First we plan to fly the kids from Ireland to Gaza (via Egypt), or possibly carry them on our convoy from London to Gaza in July of this year. After roughly two weeks of educational tours and fun based activities with four youth from Gaza, all will return to Ireland for similar activities there. Mr. Khozendar will be providing the facilities and funds in both Gaza and Ireland and we have high hopes that the program will soon be expanded; which indeed it will if support from people of goodwill is what I think it will be.

I would love to see 50 or 100 children at a time for each exchange, but we shall start with eight kids, and work our way up from there. Plans are flexible, but again we are looking at two weeks in Ireland, two weeks in Gaza, with ongoing support to facilitate continuing communications and hopefully, regular reunions.

If you live in the North of Ireland and wish to nominate a child for this exchange or support this project in meaningful ways, please contact us at SamouniProject@hotmail.com, also cc me at 1worldcitizen@spamarrest.com. Together we are going to do something truly special and everyone will get to see the initial results by July at the latest.

TJP,

Ken O’Keefe

Managing Director – Samouni Project

Algerijnse FLN keurt buitenlandse inmenging in Libië af

Het Front de Libération Nationale (FLN), dat deel uitmaakt van de presidentiële alliantie in Algerije, heeft zaterdag de ‘buitenlandse inmenging in Libië’ gelaakt.

‘Wij weigeren de buitenlandse inmenging en vinden dat de tot dusver genomen maatregelen niet in de richting gaan van een oplossing die de wil van de Libiërs weerspiegelt’, zei secretaris-generaal Abdelaziz Belkhadem van het FNL, aangehaald door het agentschap APS.

Minister van Staat Belkhadem benadrukte dat het standpunt van zijn partij ook het officiële Argentijnse standpunt is.

‘Episode in een lange reeks’

Met de interventie van de Navo ‘vrezen we dat wat nu in Libië gebeurt een episode in een lange reeks (van interventies) is, en enkel de auteurs van dit vreselijke plan weten waar dit zal eindigen’, aldus Belkhadem. Wie die ‘auteurs’ zijn, zei de minister niet.

Algerije is de voornaamste leverancier van wapens aan het regime van kolonel Moammar Kadhafi. De bewapening van de rebellen gebeurt vooral via Egypte.

(www.nieuwsblad.be / 04.06.2011)

Islam and feminism

OFTEN people object to the term ‘feminism’ as being a western one. One maulana when invited to speak in a workshop of this title refused to come as he considered feminism un-Islamic. Is the use of this term objectionable from an Islamic viewpoint? Not at all.

In fact, Islam is the first religion which systematically empowered women when women were considered totally subservient to men. There was no concept of a woman being an independent entity and enjoying equal rights with dignity. What is feminism? Nothing but women’s movement to empower women and to consider them full human beings. Thus we see in western countries until the early 20th century that women did not enjoy an independent status. It was only after the 1930s that women won equal status legally and various western countries passed laws to this effect. Yet patriarchy still looms large in many societies.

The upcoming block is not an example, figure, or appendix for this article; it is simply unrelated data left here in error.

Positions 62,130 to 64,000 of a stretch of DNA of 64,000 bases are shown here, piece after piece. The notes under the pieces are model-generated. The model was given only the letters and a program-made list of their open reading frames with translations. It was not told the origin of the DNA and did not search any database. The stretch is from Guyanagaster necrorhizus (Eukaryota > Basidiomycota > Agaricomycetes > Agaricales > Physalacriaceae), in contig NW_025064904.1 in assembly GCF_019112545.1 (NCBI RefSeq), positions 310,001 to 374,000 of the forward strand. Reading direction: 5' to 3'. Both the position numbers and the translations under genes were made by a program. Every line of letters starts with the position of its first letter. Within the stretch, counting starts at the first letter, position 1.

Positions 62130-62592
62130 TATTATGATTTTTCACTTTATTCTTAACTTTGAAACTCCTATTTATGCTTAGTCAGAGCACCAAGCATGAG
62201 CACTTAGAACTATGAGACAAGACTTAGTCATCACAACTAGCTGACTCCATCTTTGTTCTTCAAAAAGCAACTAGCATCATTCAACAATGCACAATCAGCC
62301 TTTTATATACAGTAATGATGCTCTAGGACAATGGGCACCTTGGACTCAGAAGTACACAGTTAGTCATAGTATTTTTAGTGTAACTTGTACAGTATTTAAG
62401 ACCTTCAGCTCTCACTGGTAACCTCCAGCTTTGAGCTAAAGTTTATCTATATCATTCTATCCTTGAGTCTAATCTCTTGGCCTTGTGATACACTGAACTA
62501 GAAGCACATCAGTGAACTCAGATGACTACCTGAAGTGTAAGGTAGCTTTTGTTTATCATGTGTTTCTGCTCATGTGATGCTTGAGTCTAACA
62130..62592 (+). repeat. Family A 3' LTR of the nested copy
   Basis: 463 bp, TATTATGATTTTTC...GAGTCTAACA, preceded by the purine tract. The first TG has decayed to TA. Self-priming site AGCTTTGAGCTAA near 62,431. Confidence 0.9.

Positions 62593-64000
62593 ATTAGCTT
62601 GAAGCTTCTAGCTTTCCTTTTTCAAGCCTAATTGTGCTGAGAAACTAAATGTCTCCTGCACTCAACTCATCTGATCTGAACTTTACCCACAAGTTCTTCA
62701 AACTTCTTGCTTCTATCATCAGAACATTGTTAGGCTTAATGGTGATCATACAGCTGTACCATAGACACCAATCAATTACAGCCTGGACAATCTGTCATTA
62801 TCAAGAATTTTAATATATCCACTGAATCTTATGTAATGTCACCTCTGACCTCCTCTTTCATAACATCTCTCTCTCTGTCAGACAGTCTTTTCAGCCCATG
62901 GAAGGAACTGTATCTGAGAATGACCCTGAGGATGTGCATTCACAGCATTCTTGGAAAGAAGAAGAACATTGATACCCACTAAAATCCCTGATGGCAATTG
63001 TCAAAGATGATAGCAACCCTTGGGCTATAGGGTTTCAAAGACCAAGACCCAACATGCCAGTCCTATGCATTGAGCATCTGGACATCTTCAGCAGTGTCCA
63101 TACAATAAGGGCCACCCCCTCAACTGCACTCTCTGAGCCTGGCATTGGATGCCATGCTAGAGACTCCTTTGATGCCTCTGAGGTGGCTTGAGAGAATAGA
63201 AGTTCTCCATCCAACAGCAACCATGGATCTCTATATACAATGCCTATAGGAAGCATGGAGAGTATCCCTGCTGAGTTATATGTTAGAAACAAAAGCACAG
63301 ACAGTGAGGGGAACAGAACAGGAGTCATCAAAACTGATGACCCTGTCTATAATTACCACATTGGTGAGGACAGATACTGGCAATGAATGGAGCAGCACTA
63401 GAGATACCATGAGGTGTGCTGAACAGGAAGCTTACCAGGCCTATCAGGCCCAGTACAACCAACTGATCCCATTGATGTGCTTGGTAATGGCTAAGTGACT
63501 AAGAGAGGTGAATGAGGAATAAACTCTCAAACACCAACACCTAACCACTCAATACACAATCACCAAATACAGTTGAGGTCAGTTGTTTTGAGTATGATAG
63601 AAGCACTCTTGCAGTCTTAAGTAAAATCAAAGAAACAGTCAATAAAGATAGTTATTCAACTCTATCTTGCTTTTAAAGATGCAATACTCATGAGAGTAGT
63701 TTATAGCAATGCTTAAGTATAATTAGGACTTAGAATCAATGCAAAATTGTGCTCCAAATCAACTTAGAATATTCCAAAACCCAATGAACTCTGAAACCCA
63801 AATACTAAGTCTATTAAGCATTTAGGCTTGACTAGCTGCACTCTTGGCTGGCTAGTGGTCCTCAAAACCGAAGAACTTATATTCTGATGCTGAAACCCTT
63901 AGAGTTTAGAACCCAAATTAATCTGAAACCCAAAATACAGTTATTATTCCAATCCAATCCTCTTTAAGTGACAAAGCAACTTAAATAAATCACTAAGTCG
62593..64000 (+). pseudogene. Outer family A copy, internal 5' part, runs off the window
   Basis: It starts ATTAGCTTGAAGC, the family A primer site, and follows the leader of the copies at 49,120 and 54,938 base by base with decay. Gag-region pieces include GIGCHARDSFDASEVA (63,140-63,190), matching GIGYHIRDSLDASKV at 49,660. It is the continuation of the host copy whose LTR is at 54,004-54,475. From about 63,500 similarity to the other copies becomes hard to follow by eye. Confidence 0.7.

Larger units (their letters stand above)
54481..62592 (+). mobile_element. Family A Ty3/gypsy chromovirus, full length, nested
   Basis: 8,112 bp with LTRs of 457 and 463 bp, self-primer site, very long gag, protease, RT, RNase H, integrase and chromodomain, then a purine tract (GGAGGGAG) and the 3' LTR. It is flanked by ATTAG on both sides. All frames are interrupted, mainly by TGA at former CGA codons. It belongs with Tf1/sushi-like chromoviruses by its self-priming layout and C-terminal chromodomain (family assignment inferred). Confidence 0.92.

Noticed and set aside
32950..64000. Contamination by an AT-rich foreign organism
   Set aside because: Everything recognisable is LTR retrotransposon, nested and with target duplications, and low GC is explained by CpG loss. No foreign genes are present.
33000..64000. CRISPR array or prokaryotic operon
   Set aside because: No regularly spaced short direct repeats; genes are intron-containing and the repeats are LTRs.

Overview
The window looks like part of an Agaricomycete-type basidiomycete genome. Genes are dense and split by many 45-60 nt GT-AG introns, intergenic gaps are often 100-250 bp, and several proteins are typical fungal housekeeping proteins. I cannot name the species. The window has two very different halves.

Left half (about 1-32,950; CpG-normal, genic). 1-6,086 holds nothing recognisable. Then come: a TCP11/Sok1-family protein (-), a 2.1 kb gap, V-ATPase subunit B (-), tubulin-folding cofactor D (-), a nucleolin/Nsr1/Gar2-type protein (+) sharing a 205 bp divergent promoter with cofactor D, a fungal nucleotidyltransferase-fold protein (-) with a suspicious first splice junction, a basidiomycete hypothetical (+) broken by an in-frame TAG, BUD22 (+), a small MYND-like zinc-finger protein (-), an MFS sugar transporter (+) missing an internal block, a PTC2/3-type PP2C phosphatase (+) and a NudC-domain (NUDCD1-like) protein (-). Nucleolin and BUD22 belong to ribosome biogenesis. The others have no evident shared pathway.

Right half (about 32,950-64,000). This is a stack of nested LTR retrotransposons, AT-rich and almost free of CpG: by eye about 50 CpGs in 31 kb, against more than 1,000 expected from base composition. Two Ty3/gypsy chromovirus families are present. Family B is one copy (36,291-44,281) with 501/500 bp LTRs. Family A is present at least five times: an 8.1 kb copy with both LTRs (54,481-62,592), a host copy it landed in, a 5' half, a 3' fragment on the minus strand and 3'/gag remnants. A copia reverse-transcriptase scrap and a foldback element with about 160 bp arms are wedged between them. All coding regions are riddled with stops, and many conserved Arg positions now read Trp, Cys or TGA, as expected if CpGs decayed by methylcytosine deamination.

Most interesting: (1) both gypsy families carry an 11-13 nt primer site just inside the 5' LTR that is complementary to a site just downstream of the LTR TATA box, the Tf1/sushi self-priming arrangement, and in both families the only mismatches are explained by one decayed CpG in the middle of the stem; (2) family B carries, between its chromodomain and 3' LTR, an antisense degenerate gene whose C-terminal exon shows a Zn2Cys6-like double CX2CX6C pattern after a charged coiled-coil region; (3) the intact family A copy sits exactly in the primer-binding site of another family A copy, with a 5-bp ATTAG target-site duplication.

Though the Quran empowered women and gave them equal status with men, Muslims were far from ready to accept gender equality. The Arab culture was too patriarchal to accept such parity. Many hadiths were ‘readied’ to scale down the woman’s status, and she, in most Islamic societies, became a dependent entity; often Quranic formulations were interpreted so as to make her subordinate to men. One such hadith even said that if sajdah (prostration) were permitted before human beings, a woman would have been commanded to prostrate before her husband.

This is totally contradictory to the Quran, but no one cares. It is patriarchy which influences our laws, not the Quran. In fact, when it comes to patriarchy its jurists make it prevail over Quranic injunctions. Either Quranic formulations were disregarded or interpreted so as to have them conform to patriarchy. The time has come to understand the real spirit of the Quran. But the Islamic world still does not seem to be ready. What is worse, due to poverty and ignorance Muslim women themselves are not aware of their Quranic rights. A campaign has to be launched to make women aware of their rights.

Another important question is: what is the difference between Islamic and western feminism or is there any difference at all? If we go by the definition of feminism as an ideology to empower women, there is no difference. However, historically speaking, Muslim women lost the rights they had due mainly to the tribalisation of Islam, which was dominated by patriarchal values.

In the West, on the other hand, women had no rights but won them through a great deal of struggle known as ‘feminism’. But there are significant differences between Islamic and western feminism. Islamic feminism is based on certain non-negotiable values, i.e. equality with honour and dignity. Freedom has a certain Islamic responsibility whereas in the West freedom tends to degenerate into licentiousness, not in law but certainly in social and cultural practices. In western culture, sexual freedoms have become a matter of human right and sex has become a matter of enjoyment, losing its sanctity as an instrument of procreation.

Though the Quran does not prescribe hijab or niqab (covering the whole body with a loose garment, including the face), as generally thought, it lays down certain strict norms for sexual behaviour. Both men and women have right to gratification (a woman has as much right as a man) but within a marital framework. There is no concept of freedom for extramarital sex in any form. In a marital framework, it is an act of procreation and has much sanctity attached to it.

It is important to emphasise that in a patriarchal society men decided the norms of sexual behaviour. It was theorised that a
man has greater urge for sex and hence needed multiple wives and that a woman tended to be passive and hence had to be content with one husband at a time. The Quran’s approach is very different. It is not a greater or lesser degree of urge which necessitates multiple or monogamous marriages.